June 30, 2020
Last year for their anniversary, Christian Gonzalez and his wife, Stephanie, took a trip to Grumeti Reserves in Serengeti National Park in Tanzania. On the wall of the lodge, was the perfect map.
The hand-drawn map of Grumeti Reserves was just the style map that Christian had been searching for to develop for a place he is very passionate about – a site within the 120,000 acre Lapalala Wilderness, one of the largest private reserves in South Africa that is located just 200 miles from Johannesburg. He spent quite a while studying the map and then found the artist’s signature – Chris Robitaille.
Christian, an owner of a site within the Lapalala Wilderness, said he knew the map was exactly what he wanted, and he started searching the Internet to find the artist. He found Chris, artist and co-founder of Xplorer Maps, and his brother, Greg, president and co-founder. Soon after, the project to create the custom map of their site began.
“I wanted a particular look and feel that would be a beautiful visual representation of the greater reserve that could be passed down from generation to generation,” Christian said. “I wanted the map to highlight our site - the beautiful topography, the fauna, and the history - and to have that age-old discovery, explorer feel. Every company I had spoken to could not get it right. Some companies’ maps looked overly artificial, some looked overly new, and some used too much computer work. When I saw the artwork by Chris in Grumeti, I said, ‘Yes this is definitely the one.”
In addition to being part of his family’s history, the custom map will serve practical purposes, “When we have guests, we gather before the sun comes up for coffee and breakfast before a morning out in the bush,” he said. “We want to show them the reserve landmarks on the map in preparation for our day. If you do that on Google Earth, it takes away from what is a very authentic wilderness experience.”
Set in the Waterberg Mountains and with the Palala River running through it, herds of elephants, Cape Buffalo, and the endangered Black Rhino roam the spectacular landscape. In 1981, a massive conservation project began to provide a safe habitat for the animals, support surrounding communities, build a wilderness school, and safeguard the legacy of the Lapalala Wilderness. Read more about the reserve here. Christian became involved in the project in 2015 when he and his wife were introduced to the founders of the reserve.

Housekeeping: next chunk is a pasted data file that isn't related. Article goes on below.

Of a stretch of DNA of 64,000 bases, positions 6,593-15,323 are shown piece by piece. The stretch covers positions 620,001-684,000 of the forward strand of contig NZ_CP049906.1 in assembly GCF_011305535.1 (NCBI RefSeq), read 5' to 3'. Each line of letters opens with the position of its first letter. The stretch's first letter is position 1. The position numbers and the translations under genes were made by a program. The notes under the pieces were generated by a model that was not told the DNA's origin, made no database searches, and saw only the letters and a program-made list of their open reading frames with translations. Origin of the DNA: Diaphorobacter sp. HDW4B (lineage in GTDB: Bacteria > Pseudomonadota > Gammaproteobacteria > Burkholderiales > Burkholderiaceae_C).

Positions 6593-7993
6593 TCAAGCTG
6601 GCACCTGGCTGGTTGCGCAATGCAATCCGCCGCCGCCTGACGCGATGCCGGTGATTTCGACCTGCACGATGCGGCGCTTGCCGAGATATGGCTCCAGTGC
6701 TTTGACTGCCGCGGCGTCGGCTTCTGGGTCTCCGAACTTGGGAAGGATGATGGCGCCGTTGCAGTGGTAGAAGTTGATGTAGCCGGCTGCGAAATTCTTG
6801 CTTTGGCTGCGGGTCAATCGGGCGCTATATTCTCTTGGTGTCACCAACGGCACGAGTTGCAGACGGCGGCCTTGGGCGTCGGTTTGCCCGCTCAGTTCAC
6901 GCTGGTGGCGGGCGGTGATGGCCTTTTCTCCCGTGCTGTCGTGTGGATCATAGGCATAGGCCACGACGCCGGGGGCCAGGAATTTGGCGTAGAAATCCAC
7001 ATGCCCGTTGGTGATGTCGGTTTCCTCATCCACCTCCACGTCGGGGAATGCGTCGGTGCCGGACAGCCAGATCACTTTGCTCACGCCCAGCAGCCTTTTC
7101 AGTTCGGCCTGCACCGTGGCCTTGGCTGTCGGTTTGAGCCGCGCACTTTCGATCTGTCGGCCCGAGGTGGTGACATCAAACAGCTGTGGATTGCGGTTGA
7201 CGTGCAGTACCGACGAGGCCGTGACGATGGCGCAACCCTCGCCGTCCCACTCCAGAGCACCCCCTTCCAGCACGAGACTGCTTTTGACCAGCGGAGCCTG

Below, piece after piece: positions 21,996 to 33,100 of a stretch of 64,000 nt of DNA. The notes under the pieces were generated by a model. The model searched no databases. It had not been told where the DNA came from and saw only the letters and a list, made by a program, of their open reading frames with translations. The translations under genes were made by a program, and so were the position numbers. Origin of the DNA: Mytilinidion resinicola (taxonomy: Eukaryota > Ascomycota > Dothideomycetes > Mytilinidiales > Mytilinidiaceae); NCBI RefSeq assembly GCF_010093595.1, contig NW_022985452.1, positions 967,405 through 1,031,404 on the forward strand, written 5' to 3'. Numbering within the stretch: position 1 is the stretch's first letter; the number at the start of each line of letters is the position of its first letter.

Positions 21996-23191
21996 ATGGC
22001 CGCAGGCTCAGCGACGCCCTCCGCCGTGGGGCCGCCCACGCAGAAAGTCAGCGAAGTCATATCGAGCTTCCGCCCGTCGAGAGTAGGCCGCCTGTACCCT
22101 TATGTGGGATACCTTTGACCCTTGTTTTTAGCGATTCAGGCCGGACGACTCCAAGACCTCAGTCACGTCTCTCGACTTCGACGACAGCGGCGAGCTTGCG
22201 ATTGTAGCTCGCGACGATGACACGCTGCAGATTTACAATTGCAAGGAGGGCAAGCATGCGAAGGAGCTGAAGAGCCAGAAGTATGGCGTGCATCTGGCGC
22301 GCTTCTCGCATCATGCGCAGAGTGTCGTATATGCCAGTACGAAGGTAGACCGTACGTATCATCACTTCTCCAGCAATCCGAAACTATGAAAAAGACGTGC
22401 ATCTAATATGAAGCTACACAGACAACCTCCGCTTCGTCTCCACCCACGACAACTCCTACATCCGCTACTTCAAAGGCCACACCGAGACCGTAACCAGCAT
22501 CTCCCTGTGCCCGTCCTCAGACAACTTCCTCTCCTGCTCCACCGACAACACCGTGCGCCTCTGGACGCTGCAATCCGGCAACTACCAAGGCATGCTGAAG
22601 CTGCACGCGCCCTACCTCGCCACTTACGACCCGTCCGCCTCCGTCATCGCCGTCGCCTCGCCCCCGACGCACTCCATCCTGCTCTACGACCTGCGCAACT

To ensure sustainability, the reserve has begun a custodian project and developed a special breeding project to grow the wildlife population and two new safari lodges to enhance tourism. Christian takes pride in the fact that the reserve is “off the grid” and being brought back to true wilderness without the power lines and concrete roads of traditional safari areas in Africa.
For artist Chris, the Lapalala Wilderness project was an opportunity to return to his roots. Before he and his brother started Xplorer Maps, Chris, a world-renowned wildlife artist, had lived and worked in Kenya for more than 20 years and created a series of maps featuring Africa. See our collection here.
“I consider myself incredibly fortunate to be so familiar with the landscapes and wildlife of Kenya,” Chris said. “Even though Lapalala is in South Africa, the similarities are quite evident, and it’s giving me the chance to illustrate these incredible animals and topography all over again. It’s re-kindling memories of family, friends, and lots of fun that we shared over two decades living in the Masai Mara area of Kenya and where we still return every year to spend time with family.”
According to Greg, “This partnership with Christian for his Lapalala Wilderness map came at the perfect time when Xplorer Maps had an opening in our production schedule this past fall. I immediately knew how special this opportunity would be for Chris to spend time working with subject matter that is so close to his heart. Additionally, this project fits in extremely well with Xplorer Maps moving forward as we expand into Africa across the continent beginning in 2021 with new maps of a handful of countries and world-famous national parks.”
For Christian, the working process with Xplorer Maps has been positive. “The personal communications have been happening almost every couple of days now and have been very detailed,” he said.
“Xplorer Maps has an amazing product. Our map will be more than just an art piece. It will be a piece of history that’s up there on the wall that creates conversation and helps tell a story.”
Photo caption: Black rhinos on the Lapalala Wilderness Reserve, with an inset of one of Xplorer Maps' first sketches of the reserve.
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